LLC business Insurance helps protect LLCs from liability claims such as property damage or bodily injuries caused by the business, products, or employees.
Do I Need Insurance For An LLC
LLC owners are generally protected from company liability to some degree. However, without a sound insurance plan, you will not have sufficient protection from sticky situations. With that said, it should be noted that LLCs tend to have a number of different policies.
Some of these policies include both professional or state requirements. Additionally, other policies come in handy and are thought of as a huge benefit to your business. When it comes to purchasing insurance policies, these can cost quite a bit. Having too many policies and having the right ones tend to make the difference for LLCs.
Read more on what is a limited liability company (LLC)?
What Insurance Plan Do States Generally Require?
Most if not all states require LLCs to have the following insurance coverage:
- Compensation insurance for workers – Even without employees this one might still be needed.
- Insurance tax for unemployment – If for some reason you’re forced to terminate employees, they’ll need to file for their unemployment benefit.
- Disability insurance – If for some reason employees become disabled on your compound or while performing company duties, your disability coverage will pay their salary.
So, before diving into insurance for your LLC, it’s a great idea to determine if all of the above are needed.
What Other Insurance Should Your LLC Have?
Besides those listed above, additional policies are a must-have. These are as follows:
- Professional liability insurance – This plan is necessary for companies where malpractice and errors occur; these include doctors, lawyers, and others where special licenses are needed for work. So, check with the state to see if your LLC may need this type.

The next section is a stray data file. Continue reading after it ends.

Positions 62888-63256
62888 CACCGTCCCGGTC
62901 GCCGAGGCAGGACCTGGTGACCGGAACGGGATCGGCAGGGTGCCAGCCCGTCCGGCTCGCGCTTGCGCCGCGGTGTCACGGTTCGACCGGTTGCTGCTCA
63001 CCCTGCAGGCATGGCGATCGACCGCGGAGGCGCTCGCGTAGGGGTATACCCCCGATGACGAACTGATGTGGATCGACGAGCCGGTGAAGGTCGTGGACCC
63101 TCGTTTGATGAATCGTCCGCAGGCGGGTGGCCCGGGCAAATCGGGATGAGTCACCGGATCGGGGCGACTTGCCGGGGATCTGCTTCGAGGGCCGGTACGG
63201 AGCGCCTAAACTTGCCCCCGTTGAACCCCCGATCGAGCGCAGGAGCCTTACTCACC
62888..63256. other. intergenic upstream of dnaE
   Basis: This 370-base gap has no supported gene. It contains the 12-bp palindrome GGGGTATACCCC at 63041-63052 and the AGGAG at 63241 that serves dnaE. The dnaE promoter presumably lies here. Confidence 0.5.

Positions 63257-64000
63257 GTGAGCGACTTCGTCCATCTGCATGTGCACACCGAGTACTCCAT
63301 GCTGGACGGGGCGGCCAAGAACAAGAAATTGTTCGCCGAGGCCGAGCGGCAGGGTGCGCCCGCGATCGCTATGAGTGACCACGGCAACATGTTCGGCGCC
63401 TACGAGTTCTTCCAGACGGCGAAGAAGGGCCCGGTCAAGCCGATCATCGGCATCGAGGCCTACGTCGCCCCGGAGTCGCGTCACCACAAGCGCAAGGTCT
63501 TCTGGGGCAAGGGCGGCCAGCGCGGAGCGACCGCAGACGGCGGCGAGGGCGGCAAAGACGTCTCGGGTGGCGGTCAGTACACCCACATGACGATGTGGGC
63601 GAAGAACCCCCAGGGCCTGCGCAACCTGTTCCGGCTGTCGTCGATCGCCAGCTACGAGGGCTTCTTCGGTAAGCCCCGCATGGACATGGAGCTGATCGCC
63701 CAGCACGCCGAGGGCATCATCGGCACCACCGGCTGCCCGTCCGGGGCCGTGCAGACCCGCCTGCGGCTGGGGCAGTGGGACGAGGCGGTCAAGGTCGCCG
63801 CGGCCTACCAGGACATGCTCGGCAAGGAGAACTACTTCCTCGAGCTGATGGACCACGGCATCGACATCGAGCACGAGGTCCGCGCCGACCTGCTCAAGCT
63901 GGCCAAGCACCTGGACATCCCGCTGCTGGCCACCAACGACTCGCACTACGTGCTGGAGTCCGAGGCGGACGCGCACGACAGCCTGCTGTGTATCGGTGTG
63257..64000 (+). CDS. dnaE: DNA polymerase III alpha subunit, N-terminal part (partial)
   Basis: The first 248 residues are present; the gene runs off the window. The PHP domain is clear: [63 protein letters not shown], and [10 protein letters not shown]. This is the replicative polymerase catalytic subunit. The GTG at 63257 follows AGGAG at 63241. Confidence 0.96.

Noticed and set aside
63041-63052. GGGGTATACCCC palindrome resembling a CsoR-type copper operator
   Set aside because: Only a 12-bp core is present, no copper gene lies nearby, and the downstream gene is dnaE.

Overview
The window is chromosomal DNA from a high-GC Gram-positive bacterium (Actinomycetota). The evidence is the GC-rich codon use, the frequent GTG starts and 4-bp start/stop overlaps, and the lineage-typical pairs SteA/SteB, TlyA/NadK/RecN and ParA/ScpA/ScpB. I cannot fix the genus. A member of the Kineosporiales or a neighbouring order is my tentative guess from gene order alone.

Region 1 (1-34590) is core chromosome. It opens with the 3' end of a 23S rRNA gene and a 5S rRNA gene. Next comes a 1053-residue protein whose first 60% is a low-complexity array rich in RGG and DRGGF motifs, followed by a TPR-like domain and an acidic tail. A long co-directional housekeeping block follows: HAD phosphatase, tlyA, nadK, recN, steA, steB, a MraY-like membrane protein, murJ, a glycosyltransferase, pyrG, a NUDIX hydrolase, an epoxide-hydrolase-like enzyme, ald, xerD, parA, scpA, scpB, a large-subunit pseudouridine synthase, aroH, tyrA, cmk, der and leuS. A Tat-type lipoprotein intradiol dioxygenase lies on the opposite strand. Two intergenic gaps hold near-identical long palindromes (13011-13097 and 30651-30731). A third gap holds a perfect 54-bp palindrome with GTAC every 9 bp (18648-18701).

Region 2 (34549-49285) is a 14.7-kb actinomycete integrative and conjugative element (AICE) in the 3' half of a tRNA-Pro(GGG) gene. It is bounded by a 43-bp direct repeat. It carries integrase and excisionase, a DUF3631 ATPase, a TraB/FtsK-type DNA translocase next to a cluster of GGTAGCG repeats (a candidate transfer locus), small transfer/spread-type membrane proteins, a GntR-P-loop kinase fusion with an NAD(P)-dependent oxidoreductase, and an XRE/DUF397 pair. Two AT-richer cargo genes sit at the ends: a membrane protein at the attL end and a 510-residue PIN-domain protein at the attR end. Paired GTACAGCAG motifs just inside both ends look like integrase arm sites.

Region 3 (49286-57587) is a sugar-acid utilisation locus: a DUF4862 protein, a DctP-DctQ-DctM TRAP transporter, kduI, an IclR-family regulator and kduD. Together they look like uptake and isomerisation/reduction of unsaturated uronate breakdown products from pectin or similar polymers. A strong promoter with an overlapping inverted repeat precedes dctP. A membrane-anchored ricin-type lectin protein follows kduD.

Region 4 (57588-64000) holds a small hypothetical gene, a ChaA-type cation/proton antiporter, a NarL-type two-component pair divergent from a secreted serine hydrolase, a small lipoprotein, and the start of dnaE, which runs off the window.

- General liability insurance – When you conduct business without liability insurance, you’ll put your entire LLC at risk. If something should happen to anyone on your compound, you are likely to be sued, and you may go out of business. As such, having liability insurance will cover your company from liabilities and it can even cover you for legal, medical, slander, and libel expenses.
- Commercial property insurance – These policies should cover vandalism, theft, smoke, fire, and even flooding. Other natural disasters such as snowstorms, rain, and wind are also covered in this plan.
- Business interruption insurance – This is sometimes a separate policy that is added to your existing insurance plan. If your establishment is forced to close because of damages, you’ll be compensated for renovations, rentals, and lost earnings.
- Commercial vehicle insurance – If your company has a fleet and your employees use them, you’ll need coverage for your vehicles.
- Business owner’s policy – Unlike many others, this one is a state-of-the-art bundle that saves you on insurance coverage since it lumps many of those mentioned above in one plan.
What Extra Insurance Should The LLC Add?
In some instances, your LLC may not require any additional policies. However, before you make this decision on your own, it’s a great idea to consult with an attorney or a business adviser. The following are considered to be extras that you can get if necessary:
- Product liability insurance – If your company manufactures products, there’s a chance that somewhere along the line you may have a defective product. This protects your company from personal injury and property damages due to these products.
- Directors and officers liability – If someone decides to sue your officers or directors for negligence, this one covers you and all of the costs of the lawsuit as it applies to your policies.
- Life insurance for directors and officers – In the case where your LLC is small and you happen to lose a member, this will have several consequences on your company.
When you purchase the right insurance policies, you’ll be covered in more ways than just one. These policies are designed to ensure that you’ll have proper protection. However, it’s best to consider all of the options before making a decision about your insurance coverage.